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Perry Swisher

Perry Swisher

News reports have proffered a shorthand description of Perry Swisher, who died Wednesday, as a legislator, utilities commissioner and newspaperman, which is accurate. But nowhere near explanatory.

The closest anyone has come to explaining Swisher in a single sentence may be this, from a profile of him in the Lewiston Tribune upon his departure from that paper:

“As a journalist, legislator, gardener, publisher, guru, crusader, advisor to the mighty and the molested, critic, bard, counselor wondrous, administrator, confessor, orator, pundit laureate and consummate pain in the posterior – to place the adjective ‘former’ in front of those titles is not to know the man – Perry Swisher has been handing down observations and decrees ever since he presided over his Owyhee County birth 55 years ago.”

He was 88 when he died, and the description still fit. And still leaves out so much.

Swisher made his mark at Pocatello, as a reporter, political activist and candidate (not mutually exclusive then). He became a businessman, running a bookstore and a weekly newspaper. That paper, the Intermountain, covered regional and state politics, with other subjects, and Swisher wrote nearly all of it for more than a decade. His range was tremendous, from detailed commentary on government to “Madame Fifi,” an Ann Landers parody. (Great reading about the time and place even now.)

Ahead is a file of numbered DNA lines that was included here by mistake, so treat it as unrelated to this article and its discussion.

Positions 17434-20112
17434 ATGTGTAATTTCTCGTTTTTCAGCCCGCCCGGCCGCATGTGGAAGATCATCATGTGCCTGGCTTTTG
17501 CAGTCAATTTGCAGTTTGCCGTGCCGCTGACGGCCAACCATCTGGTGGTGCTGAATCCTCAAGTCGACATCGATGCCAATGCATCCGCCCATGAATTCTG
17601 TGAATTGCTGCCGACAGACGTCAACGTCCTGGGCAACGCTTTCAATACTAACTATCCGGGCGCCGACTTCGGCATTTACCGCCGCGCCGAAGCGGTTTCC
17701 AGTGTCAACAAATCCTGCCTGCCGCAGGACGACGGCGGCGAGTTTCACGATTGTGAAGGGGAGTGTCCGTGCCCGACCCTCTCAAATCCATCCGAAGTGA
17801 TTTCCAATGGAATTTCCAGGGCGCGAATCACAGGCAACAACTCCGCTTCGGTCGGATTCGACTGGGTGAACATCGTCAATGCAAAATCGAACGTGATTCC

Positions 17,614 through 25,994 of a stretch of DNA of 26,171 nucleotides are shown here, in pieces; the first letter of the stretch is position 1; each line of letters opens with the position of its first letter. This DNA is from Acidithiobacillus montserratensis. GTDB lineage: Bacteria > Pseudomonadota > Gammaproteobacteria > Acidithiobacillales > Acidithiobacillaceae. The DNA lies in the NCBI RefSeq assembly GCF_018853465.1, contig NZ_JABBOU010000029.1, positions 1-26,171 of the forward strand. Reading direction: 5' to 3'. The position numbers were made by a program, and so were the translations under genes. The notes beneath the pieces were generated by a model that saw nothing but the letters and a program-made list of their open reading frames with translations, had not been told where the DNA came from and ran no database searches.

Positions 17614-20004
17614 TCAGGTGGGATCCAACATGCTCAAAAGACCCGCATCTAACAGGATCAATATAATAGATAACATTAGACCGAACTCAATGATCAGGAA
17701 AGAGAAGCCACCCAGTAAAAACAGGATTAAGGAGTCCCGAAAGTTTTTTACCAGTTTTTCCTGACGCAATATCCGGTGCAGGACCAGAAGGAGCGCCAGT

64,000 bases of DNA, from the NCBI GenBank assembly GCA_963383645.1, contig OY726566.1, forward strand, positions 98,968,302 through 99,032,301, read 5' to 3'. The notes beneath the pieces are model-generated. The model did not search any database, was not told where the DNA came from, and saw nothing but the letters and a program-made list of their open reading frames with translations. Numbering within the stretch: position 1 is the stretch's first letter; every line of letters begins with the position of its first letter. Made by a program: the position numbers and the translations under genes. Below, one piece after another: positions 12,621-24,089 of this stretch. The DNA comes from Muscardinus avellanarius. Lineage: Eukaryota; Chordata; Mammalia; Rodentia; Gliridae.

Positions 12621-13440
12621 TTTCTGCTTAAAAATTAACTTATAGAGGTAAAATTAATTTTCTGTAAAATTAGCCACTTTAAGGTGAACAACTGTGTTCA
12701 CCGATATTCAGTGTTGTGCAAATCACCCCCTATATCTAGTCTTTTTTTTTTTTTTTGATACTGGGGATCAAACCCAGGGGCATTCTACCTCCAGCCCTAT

(One correspondent wrote today to remember: “One of my best recollections of Swish was when he was still knocking out the Idaho Intermountain weekly, even though it consistently operated in the red. It was kind of like Public television. Very few people actually bought it, financially supported it, or admitted that they saw it. However, somehow everyone seemed to know what was in it.”)

The only business he ran that made money, he once said, was a restaurant – nicely located across the street from a movie theatre, toward which the fans’ exhaust was directed.

But his sense of public service was strong enough that he won legislative office regularly as a Republican in Democratic Bannock County. In 1966, after more than two decades of intense political and governmental work, he threw away his livelihood and his standing in his political party to mount a hopeless run for governor as an Indpendent because, he felt, someone had to be out there supporting the newly-enacted sales tax, which the the voters were about to either sustain or reject. (They voted aye. Swisher is one of the main reasons Idaho has a sales tax.) In the next decade, he returned to the legislature for one term as a Democrat, but this was no usual conversion: He could be as harsh about his new party as his old one.

He was an unpredictable speaker because he never stopped thinking and learning. A cup of coffee with Swisher was a journey on a switchback trail through first one topic (say, low-head hydro), across to another seemingly unrelated (the rate of worker comp insurance) to yet another (maybe a local election in Burley) and on and on – it was to see the connections and causal relationships, different angles of lighting, otherwise not obvious at all. This journalist was always a wonderful interview, partly because of his absolute blunt candor with a twist. He described Lewiston as “caught in a time warp,” a place where the mayor should be Rod Serling and all the cars should have tailfins. On appointment to the utilities commission Swisher, who strongly favored utility regulation, said he wasn’t a “consumer advocate” because he didn’t approve of heedless consumption. He was a font of ideas, and of thinking them through to reach practical conclusions.

Swisher was unique. His legacy in thought and practice that will influence Idaho for a long time.

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